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From: Robert Ramey (ramey_at_[hidden])
Date: 2006-01-31 12:43:50

I've come to believe that the huge amount of discussion
regarding how compilers should be classified is another
symptom of the (excessively?) close coupling of
boost libraries. The first symptom is the disproportionate
amount of effort required to make a new "release" which
has been discussed on another thread.

With a couple of caveats noted below I see no reason why
all libraries have to support the exact same set of compilers
at the same level. As an example consider a couple of

spirite and lambda - these absolutley depend upon high
compiler conformance. Anyone seriously interested in
using tools like this and the techniques they embody will
not be using msvc 6.0 . Demand and utility of msvc 6.0
for these libraries approaches nil.

smart_ptr, iostreams and others. These have wide
applicabilty and probably demand for those using
MSVC. I'm sure that the developer of smart_ptr
suffered with MSVC 6.0 - but its over now and
I doubt that just keeping it up is a big problem.
I suspect that msvc 6.0 compatiblity for iostreams
issn't too bad.

All in all I think its fine that each author decide what
level of support to give each compiler. The current
test system permits a compiler to be marked as
supported/unsupported on a library by library basis.
This is just fine.

Of course library authors and the review process will
have to resolve what level of support is appropriate
for each combination of library and compiler. I just
don't see how there is anyway to agree blanket
policy "compiler X is supported/deprecated" etc.

So now it comes down to individual libraries.

The only time this comes up as a boost wide
issue is for libraries which are used by other
boost components.

The current case is that of Boost Test. Lets
consider this library in particular.

Boost Test is used by ALL libraries in boost
to test themselves. For it to be an effective
in this role, it must be usable with any compiler
that is supported by any library. This is not
a suggestion or normative statement. Its just a
recognition of the fact that it can't do the job it
has been doing if it doesn't support older compilers.
So Boost Test should be structured so that it doesn't
break old tests. It can add new features that are
supported only in new compilers but it should
be able to continue to provide the support it has
in the past. I realise that this is an extra burden
that other libraries don't have to shoulder and
maybe its not "fair" but it is part of the requirement
for Boost Test to continue in its fundamental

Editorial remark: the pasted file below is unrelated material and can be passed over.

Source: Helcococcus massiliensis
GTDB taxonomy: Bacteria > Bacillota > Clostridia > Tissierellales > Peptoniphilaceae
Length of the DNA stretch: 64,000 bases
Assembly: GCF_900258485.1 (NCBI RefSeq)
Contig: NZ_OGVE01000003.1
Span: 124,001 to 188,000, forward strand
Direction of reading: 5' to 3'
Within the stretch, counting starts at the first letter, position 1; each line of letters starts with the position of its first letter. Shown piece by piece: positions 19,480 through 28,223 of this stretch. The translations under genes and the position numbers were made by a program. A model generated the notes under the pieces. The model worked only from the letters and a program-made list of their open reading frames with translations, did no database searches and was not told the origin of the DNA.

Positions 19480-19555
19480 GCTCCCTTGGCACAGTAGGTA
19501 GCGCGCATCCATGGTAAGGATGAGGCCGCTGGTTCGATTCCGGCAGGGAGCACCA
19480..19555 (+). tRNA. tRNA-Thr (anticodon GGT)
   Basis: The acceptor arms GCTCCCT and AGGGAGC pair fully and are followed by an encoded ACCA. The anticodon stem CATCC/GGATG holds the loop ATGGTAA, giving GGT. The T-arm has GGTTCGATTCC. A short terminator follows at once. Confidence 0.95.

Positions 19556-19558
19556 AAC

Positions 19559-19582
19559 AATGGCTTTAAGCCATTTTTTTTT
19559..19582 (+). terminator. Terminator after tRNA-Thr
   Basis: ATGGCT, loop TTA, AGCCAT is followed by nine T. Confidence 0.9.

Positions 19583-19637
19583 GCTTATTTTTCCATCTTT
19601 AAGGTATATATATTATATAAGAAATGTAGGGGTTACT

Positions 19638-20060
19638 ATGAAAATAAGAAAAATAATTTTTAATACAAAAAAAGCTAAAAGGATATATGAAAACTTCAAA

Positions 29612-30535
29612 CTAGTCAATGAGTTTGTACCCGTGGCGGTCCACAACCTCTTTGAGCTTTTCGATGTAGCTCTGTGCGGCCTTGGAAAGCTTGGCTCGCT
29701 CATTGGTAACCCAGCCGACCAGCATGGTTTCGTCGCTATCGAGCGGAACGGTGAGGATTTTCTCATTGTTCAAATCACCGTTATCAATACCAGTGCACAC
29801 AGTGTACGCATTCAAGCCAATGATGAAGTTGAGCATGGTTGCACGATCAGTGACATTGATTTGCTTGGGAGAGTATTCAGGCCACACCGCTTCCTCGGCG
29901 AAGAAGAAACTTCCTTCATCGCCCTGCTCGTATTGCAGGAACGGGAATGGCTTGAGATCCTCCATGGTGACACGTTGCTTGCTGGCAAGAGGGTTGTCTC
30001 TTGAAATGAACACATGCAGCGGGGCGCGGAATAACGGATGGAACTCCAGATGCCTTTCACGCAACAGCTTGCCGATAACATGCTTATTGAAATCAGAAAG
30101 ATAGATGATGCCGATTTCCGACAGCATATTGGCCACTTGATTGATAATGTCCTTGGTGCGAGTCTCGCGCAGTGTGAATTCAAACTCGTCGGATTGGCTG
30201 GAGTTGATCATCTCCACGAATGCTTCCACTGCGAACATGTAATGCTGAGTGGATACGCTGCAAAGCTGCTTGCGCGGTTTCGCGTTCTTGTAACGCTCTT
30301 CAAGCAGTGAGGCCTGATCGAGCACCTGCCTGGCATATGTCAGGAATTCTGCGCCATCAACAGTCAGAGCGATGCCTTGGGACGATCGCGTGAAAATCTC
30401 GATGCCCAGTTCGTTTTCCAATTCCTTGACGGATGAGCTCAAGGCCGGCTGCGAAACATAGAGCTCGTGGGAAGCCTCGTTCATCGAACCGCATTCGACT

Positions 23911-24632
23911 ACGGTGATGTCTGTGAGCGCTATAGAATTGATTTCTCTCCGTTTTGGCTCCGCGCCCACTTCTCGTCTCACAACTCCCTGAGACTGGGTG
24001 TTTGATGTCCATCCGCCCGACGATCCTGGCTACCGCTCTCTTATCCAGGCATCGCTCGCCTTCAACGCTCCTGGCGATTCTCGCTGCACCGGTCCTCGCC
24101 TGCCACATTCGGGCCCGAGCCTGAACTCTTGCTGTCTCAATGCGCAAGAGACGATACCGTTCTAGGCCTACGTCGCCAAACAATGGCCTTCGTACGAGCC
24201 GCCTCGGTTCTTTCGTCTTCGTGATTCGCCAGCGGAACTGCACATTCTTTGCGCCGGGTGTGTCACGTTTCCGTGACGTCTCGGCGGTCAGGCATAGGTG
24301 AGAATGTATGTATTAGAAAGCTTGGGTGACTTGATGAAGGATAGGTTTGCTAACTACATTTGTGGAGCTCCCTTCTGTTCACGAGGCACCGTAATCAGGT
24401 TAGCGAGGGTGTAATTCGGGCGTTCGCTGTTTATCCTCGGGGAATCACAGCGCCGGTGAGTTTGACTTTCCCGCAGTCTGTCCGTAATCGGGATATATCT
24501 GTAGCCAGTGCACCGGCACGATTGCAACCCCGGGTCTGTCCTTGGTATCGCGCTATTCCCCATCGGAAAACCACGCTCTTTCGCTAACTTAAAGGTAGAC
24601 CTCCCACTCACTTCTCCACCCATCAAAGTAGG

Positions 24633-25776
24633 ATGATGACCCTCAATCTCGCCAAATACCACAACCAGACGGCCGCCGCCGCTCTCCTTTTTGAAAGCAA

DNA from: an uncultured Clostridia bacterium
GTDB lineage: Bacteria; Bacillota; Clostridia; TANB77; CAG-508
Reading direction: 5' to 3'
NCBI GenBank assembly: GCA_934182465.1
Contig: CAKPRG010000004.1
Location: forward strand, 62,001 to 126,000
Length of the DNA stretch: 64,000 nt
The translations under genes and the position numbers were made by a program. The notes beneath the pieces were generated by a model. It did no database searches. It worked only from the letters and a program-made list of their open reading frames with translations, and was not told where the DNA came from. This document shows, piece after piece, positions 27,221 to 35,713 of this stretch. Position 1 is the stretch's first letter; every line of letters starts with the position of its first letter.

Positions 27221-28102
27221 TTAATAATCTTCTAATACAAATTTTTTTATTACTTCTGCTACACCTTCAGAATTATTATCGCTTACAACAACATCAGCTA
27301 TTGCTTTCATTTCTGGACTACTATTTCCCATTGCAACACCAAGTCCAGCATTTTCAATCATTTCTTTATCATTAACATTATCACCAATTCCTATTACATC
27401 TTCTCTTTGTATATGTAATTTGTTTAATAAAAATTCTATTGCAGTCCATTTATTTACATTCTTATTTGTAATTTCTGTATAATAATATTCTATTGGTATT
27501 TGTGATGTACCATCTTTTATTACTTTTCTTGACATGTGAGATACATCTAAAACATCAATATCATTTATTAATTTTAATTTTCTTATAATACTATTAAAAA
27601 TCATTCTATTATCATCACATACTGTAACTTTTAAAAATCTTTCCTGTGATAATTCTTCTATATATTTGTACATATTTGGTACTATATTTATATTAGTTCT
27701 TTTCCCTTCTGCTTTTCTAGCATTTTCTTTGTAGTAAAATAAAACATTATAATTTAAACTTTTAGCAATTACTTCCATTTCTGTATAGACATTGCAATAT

role in boost.

A couple of random observations re boost test.

It has been a fundamental contributer to a big
change in the way I do my programming. It deserves
full credit for that. I'd read the "continuous testing"
mantra and believed it in theory - but without a
fully implemented test sytsem with good documents
to teach me how to do it and make it easy to do
I wouldn't have been converted. I suspect that my
experience is common in this regard. Boost Test
is special it has to be almost universal in order
or full fill its extremely important and special role
in boost and in C++ development in general. I
appreciate that the author of Boost Test thinks its
a pain in the rear to address the "old compilers" but
he is too modest in appreciation of his own work and
I'm sure that if knew how important it really has been
and he would just say "$%%&%&*" OK and
accept his lot and keep it widely compatible.

I think that boost test is plenty sophisticated
an complete feature wise. Maybe too much - which
is what might be creating the compatiblity issues.
The main obstacle to "selling and promoting" boost
test is that the documents need work to make boost
test more obvious to a new user - (and to me as well).
The perspective should be to "increase market penetration"
of boost test rather than "increase functionality" of
boost test. In my view, lack of ease of use is currently
a larger obstacle to "increasing market penetration" than
limited feature set and this is where effort should be

An and another thing. It damn annoying to find that
all my tests suddenly fail on msvc because of a change
in the test system. Oh I'm sure it was announced somewhere
and I don't care - its annoying none the less. Now what
am I to do? Stop supporting msvc? Shouldn't that be my
decision? Re write my tests to not use boost test? I don't
want to do that!

Finally, I managed to get the serialization libraries test
to work with comeau by commenting out some of boost test.


// const_string rs_str = retrieve_framework_parameter( RANDOM_SEED, argc,
argv );
// s_random_seed = rs_str.is_empty() ? 0 : lexical_cast<unsigned
int>( rs_str );

This apparently instantiates some basic_stream template that the
serialiation library
also instantiates. The comeau 4.3.3 prelinker complains about this - which
I don't thnk it should - and build of serialization library fails.
Commenting this
out permits the serialization libary to be tested with comeau.

Robert Ramey

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